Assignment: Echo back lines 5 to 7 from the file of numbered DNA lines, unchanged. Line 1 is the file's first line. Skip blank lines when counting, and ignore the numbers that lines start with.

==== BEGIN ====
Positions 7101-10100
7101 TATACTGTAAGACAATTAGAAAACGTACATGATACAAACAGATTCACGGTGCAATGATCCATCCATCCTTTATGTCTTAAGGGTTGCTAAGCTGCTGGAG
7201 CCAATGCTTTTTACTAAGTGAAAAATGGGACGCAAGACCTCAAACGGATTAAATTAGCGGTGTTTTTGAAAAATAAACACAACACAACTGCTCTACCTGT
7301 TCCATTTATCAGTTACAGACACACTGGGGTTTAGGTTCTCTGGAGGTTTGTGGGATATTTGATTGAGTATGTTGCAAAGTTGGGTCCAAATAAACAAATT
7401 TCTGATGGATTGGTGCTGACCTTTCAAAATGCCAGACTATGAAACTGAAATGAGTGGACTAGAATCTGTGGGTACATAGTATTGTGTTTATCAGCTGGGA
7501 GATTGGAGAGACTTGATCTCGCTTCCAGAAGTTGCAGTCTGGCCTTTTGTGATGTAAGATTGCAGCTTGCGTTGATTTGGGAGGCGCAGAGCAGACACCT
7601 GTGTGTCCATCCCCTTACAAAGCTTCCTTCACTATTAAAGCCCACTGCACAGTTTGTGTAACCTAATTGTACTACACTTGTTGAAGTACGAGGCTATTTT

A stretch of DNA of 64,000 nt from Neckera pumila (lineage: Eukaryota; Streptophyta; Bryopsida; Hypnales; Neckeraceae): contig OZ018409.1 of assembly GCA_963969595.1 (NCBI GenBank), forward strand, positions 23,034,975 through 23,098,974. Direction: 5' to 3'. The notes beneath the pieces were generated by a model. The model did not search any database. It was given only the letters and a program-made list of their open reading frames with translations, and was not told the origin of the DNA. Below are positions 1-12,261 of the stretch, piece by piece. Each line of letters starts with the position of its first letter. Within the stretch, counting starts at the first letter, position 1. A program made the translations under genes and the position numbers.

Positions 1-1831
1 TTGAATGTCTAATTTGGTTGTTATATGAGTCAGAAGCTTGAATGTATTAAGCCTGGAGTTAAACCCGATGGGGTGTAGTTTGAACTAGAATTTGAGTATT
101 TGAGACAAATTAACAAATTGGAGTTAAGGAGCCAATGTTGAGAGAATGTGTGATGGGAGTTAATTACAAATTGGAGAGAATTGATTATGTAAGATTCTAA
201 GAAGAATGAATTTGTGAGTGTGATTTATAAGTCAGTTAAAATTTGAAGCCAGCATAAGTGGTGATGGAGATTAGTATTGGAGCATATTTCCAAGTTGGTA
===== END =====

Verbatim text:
7401 TCTGATGGATTGGTGCTGACCTTTCAAAATGCCAGACTATGAAACTGAAATGAGTGGACTAGAATCTGTGGGTACATAGTATTGTGTTTATCAGCTGGGA
7501 GATTGGAGAGACTTGATCTCGCTTCCAGAAGTTGCAGTCTGGCCTTTTGTGATGTAAGATTGCAGCTTGCGTTGATTTGGGAGGCGCAGAGCAGACACCT
7601 GTGTGTCCATCCCCTTACAAAGCTTCCTTCACTATTAAAGCCCACTGCACAGTTTGTGTAACCTAATTGTACTACACTTGTTGAAGTACGAGGCTATTTT